The goal in all of this is to devise effective mechanisms to diminish the plague of network-enabled IP predation. Western companies should support this effort because they will benefit from it, but given the potential for retaliation they cannot be expected to lead it. Progress will depend on achieving an international consensus through hard diplomatic work. That work will be difficult and the goal will seem elusive, but it is high time to begin the effort.
1Cartwright’s effort had been foreseen and encouraged by Treasury Secretary Alexander Hamilton’s Report on Manufactures December 5, 1971. Hamilton specifically referred to textile mill technology and said, “To procure all such machines as are known in any part of Europe, can only require a proper provision and due pains.” His report was rejected by Congress, however, and so did not become official policy of the United States.
2U.S. v. Kai-lo Hsu, 155 F.3d 189, ¶23 (3d Cir. 1998), citing Richard J. Heffernan and Dan T. Starwood, Trends in Intellectual Property Loss (1996). Hsu involved the theft of secrets from Bristol-Myers Squibb.
318 U.S.C. §§ 1831–1832. Section 1831 criminalizes “economic espionage”, which requires a showing that the defendant knew that a foreign government, instrumentality, or agent would benefit from the theft. Section 1832 criminalizes “industrial espionage”, which is the theft of trade secrets in interstate or foreign commerce. The distinction between industrial and economic espionage is therefore significant for Federal criminal law purposes, but the terms are otherwise often used interchangeably.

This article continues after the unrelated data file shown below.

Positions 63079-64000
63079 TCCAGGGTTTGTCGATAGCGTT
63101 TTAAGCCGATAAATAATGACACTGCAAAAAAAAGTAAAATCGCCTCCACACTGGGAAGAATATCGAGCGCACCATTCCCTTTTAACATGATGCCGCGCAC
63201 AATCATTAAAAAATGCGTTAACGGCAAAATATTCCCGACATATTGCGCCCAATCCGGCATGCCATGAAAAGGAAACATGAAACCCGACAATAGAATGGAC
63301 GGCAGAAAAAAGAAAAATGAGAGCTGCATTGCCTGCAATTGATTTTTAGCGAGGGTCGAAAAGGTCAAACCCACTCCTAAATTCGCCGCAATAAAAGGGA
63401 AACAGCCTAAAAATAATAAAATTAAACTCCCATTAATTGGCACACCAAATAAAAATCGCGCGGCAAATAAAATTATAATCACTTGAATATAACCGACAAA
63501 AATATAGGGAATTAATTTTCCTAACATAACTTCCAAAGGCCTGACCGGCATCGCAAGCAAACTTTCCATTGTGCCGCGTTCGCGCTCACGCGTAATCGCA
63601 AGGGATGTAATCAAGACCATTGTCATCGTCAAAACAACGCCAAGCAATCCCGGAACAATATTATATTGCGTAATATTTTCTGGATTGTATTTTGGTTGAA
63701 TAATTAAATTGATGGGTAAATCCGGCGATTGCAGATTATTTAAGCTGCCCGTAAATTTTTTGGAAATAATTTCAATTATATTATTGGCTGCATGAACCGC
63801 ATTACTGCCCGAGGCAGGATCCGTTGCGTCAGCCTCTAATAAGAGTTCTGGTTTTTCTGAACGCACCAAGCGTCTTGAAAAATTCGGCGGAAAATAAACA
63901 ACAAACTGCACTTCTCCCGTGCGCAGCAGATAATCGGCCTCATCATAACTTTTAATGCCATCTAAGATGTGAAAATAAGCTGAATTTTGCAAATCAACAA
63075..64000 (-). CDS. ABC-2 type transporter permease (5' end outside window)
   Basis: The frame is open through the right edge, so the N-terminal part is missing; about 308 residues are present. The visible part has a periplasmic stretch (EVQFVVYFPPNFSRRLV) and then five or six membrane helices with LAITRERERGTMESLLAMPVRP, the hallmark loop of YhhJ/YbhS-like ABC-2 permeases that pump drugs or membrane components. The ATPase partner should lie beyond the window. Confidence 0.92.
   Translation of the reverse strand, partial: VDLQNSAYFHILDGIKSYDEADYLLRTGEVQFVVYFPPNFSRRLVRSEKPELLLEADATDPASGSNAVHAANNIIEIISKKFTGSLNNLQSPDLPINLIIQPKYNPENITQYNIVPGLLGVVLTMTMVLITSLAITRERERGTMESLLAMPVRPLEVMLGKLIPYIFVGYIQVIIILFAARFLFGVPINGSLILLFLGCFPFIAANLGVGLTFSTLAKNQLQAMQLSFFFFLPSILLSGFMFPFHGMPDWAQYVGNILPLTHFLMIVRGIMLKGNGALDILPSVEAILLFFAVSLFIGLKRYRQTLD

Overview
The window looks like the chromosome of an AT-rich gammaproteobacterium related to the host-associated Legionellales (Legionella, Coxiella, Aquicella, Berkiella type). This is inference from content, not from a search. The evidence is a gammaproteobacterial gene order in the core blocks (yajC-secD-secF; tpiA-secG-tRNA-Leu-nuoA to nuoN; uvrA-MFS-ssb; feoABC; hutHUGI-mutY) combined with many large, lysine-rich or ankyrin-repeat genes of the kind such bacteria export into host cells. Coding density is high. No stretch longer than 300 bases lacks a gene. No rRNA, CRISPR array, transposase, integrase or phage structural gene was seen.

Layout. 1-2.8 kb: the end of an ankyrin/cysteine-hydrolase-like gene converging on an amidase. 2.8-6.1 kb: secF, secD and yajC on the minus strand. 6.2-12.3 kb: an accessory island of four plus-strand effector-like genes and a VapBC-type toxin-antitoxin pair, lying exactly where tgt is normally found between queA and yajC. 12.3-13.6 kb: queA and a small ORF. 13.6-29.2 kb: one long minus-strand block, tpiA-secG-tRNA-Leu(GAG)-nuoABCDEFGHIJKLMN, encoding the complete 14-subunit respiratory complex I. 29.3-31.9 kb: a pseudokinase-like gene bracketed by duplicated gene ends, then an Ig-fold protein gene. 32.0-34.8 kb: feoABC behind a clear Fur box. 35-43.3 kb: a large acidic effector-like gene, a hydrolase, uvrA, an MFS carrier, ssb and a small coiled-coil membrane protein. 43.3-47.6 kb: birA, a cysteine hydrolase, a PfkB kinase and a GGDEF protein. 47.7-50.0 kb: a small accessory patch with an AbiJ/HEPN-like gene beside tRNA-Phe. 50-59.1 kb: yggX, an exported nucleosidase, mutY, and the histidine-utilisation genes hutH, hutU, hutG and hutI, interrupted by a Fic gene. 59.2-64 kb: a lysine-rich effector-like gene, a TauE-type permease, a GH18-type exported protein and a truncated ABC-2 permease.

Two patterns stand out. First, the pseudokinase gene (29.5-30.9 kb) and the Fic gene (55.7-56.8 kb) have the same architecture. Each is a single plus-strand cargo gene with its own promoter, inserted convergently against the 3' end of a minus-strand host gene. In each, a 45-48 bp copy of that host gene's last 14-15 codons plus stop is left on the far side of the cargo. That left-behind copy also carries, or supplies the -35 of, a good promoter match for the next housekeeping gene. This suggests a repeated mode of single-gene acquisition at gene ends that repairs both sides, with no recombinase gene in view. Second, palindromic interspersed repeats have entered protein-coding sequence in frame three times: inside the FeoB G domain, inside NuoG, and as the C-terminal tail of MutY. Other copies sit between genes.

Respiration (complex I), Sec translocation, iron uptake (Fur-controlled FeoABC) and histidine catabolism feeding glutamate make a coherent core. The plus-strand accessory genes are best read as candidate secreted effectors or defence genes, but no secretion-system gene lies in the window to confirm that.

4Mark Clayton, “US Oil industry hit by cyberattacks: Was China Involved?”, Christian Science Monitor, January 25, 2010; McAfee, “Global Energy Cyberattacks: ‘Night Dragon’”, February 10, 2011.
5See Brian Krebs, “Who Else Was Hit by the RSA Attackers?”, Krebs on Security, October 11.
6Office of the National Counterintelligence Executive, “Annual Report to Congress on Foreign Economic Collection and Industrial Espionage, FY 2008” (“ONCIX 2008 Report”), July 23, 2009.
7ONCIX, “Foreign Spies Stealing U.S. Economic Secrets in Cyberspace: Report to Congress on Foreign Economic Collection and Industrial Espionage, 2009–2011” (“ONCIX 2011 Report”), October 2011.
8Joel Brenner, Glass Houses: Privacy, Secrecy, and Cyber Insecurity in a Transparent World (Penguin, 2013); see also Alex Barker, “Brussels Takes Aim at Economic Espionage”, Financial Times, November 28, 2013.
9Mandiant, “APT 1: Exposing One of China’s Cyber Espionage Units”, February 2013.
10 Quoted in the ONCIX 2011 Report, p. 6.
11See appendix, ONCIX 2008 Report.
12U.S. Department of Commerce, “Intellectual Property and the U.S. Economy: Industries in Focus”, March 2012, pp. vi–viii.
13There are three levels of attribution. First, from what machine did the attack originate? Second, who controlled the machine? And third, who was that person working for? The first level, and in some cases the second, can sometimes be done reliably through electronic means alone, with time. The third level, if done at all, usually requires additional intelligence means and methods.
14For this point and for the point expressed in the following paragraph, I thank Nigel Inkster, CMG, Director of Transnational Threats and Political Risk, International Institute for Strategic Studies, London.
15“Document 9: A China File Translation”, China File, August 8, 2013.
16I am grateful to Robert C. Fisher of Hills & Company, formerly of the Office of the U.S. Trade Representative, for his advice on WTO and TRIPS issues. The opinions and any errors in this discussion are mine, however, not his.
17Fidler, “Why the WTO is not an Appropriate Venue for Addressing Economic Cyber Espionage”, Arms Control Law, February 11, 2013.
18WTO TRIPS Council, “India’s intervention on Non-Violation and Situation Complaints”, February 26, 2014; “Intellectual property meeting mulls Irish tobacco plan, drug tariffs, sport, non-violation.”
19These and other measures were proposed in The Report of the Commission on the Theft of American Intellectual Property (2013).